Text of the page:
Emissions reduction goals and opportunities in the Asia–Pacific region

With more and more countries in Asia–Pacific (APAC) committing to net zero targets, decarbonizing emissions from business operations has become a license to operate for companies across the region—and this trend is accelerating.

One key indicator of a company’s commitment to tackling climate change is setting clear emission reduction targets. So far, over 670 companies across APAC have set (or committed to setting) emissions reduction targets via the Climate Disclosure Program (CDP) and Science Based Targets initiative (SBTi).1

SBTs provide companies with a rigorous framework that allows targets to be set in line with the Intergovernmental Panel on Climate Change (IPCC) goal of limiting global warming to 1.5°C above pre-industrial levels. Their 1.5-degree pathway equates to a linear reduction of 4.2 percent of absolute emissions per year. To date, 254 companies have set an SBTi target, and despite the COVID-19 pandemic, the rate of commitments to the most ambitious pathway (1.5°C) has continued to double on average since 2019.

Emissions reduction goals and opportunities in the Asia–Pacific region

The number of companies with emissions reduction targets varies widely across the region. Japan has the largest number of companies with an emissions reduction target from SBT or CDP—despite only accounting for approximately 6 percent of regional emissions.2 Australia has the highest proportion of companies with targets on the 1.5-degree pathway.

Emissions reduction goals and opportunities in the Asia–Pacific region

Targets also vary significantly across industries. Most companies that have set (or have committed to setting) targets are those in the manufacturing and services sector, accounting for 29 percent and 21 percent of total companies respectively. High emission sectors such as power generation and fossil fuels, on the other hand, only account for 3 percent and 0.1 percent of total companies respectively. This trend is consistent across all countries in the region.

For organizations with a large value chain, Scope 3 emissions—which are the result of activities from assets not owned or controlled by the reporting organization—make up the greatest proportion of emissions. These emissions are often the most challenging to address. To date, over 50 percent of companies with CDP or SBT targets cover some aspect of Scope 3, with the largest portion of companies belonging to the biotech, healthcare, and pharma sectors. These companies have committed to getting their top suppliers or customers to set decarbonization targets, which creates a virtuous reinforcement cycle that will drive an exponential increase in commitments and emissions reduction over time.

Overall, these targets cover at least 8 percent of regional emissions, which translates to 336 million tons of carbon dioxide equivalent (CO2e) abated by 2030, and an additional 104 million tons by 2050. If companies that have committed but not yet set an SBT are also included, this would cover approximately 12 percent of regional emissions.3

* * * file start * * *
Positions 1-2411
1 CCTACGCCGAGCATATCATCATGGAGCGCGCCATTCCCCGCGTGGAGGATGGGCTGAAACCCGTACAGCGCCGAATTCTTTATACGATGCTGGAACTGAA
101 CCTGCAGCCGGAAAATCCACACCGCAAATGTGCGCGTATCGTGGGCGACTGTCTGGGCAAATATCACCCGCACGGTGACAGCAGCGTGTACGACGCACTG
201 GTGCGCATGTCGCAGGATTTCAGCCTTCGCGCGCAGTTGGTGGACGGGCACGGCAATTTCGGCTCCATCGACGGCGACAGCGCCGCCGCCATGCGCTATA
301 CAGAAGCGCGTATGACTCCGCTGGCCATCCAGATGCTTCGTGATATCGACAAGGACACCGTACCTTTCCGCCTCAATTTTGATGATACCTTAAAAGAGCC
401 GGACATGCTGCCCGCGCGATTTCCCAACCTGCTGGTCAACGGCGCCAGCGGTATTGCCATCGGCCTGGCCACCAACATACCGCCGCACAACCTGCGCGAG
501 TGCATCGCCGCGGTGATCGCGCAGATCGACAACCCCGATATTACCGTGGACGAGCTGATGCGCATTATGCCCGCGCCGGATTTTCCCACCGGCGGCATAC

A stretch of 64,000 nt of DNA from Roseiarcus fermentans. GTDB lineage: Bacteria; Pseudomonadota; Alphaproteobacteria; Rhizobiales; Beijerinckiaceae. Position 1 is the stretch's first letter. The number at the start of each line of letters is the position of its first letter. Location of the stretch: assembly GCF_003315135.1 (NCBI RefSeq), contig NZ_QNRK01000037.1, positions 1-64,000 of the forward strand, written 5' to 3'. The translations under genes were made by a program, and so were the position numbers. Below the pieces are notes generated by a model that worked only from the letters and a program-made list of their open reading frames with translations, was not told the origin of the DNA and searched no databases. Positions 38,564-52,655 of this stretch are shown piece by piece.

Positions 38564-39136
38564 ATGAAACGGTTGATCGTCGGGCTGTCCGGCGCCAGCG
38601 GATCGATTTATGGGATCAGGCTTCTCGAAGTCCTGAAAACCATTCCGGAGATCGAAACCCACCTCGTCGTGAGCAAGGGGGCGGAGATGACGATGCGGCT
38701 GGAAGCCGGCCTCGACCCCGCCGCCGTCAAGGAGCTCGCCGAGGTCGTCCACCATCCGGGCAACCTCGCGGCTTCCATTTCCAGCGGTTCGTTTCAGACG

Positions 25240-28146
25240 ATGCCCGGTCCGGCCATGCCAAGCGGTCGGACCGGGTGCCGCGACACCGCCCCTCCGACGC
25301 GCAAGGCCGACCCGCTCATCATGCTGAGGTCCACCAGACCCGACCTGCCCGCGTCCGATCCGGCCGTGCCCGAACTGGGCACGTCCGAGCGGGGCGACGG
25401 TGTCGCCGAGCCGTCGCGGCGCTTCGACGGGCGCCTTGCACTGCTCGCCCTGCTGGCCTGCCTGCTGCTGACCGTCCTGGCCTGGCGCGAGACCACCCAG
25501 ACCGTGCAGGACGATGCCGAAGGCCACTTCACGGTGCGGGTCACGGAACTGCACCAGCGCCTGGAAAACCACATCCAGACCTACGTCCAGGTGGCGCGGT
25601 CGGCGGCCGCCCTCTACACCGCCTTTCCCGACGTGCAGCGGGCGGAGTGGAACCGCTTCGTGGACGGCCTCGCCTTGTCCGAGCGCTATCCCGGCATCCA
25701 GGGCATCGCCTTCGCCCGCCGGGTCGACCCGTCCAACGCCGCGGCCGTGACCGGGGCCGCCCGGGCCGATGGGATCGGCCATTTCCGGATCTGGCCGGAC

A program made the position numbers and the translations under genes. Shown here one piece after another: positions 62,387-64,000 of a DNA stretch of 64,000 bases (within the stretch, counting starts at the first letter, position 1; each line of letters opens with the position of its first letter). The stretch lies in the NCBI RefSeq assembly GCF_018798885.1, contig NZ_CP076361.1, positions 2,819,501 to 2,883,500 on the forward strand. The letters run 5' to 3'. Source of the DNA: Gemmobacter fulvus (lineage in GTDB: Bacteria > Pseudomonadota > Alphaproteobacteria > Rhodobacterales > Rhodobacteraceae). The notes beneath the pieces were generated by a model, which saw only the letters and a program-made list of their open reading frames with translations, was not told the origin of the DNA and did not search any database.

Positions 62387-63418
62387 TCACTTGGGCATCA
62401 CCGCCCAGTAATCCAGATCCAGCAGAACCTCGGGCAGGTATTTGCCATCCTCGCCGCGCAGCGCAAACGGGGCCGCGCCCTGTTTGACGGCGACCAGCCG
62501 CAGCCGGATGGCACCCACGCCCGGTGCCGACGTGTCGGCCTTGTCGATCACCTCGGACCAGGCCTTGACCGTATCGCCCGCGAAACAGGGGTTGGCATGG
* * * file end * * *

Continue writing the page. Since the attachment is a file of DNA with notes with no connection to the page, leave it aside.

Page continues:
Putting a price on this is challenging, since there is still a large degree of variance in carbon prices. If carbon pricing is implemented and by 2030 the average price in APAC is $10 to $30 per ton CO2e, it presents an opportunity of $3 billion to $10 billion in avoided costs for organizations across the region.4

Emissions reduction goals and opportunities in the Asia–Pacific region

With the cost of renewables, alternative fuels, and other technologies dropping rapidly—and energy efficiency becoming more scalable—the roadmap for decarbonization often paints a promising picture. Based on our analysis of the abatement pathways for selected Asian countries, approximately 40 percent of their emissions could be abated with an economically positive business case—with another 20 percent abated at a cost of less than $50 per ton CO2e.5

Companies are also viewing climate change from both a risk mitigation and business opportunity perspective. According to data from CDP, organizations identified top risk coming from dealing with extreme weather events, with a financial impact of approximately 26 percent of their revenue on average.6 The opportunities, associated first and foremost with green growth expansion into low emissions products and services, had an overall estimated financial impact of approximately 18 percent of their revenue on average.6

Emissions reduction goals and opportunities in the Asia–Pacific region

To stay competitive in an environment that is increasingly conscious of its impact on climate change, companies must proactively address their own footprint and seize the opportunity for sustainable growth. This can be done by ensuring that corporate strategies explicitly include emissions reduction targets, and then working out reduction potentials and pathways to decarbonization—while building new value pools through green growth.

The authors would like to thank Vaibhav Dua, Varshini G, Vignesh Kiran, and Christina Wallgren for their contributions to this article.

1 Source: CDP 2020 climate data; SBTi data current as of December 31, 2021
2 Source: World Development Indicators, 2021
3 This assumes that companies that committed to setting an SBT after August 2019 set an SBT target in 2021 in line with the well-below 2-degree pathway.
4 In 2021, the global weighted average carbon price was approximately $20 per ton.
5 Based on net-zero pathways for Japan and Philippines for 2050; Source: McKinsey Sustainability Insights analysis
6 Source: CDP 2020 climate data; based on 19 respondents, and the company’s 2020 revenue
7 Source: CDP 2020 climate data; based on 13 respondents, and the company’s 2020 revenue

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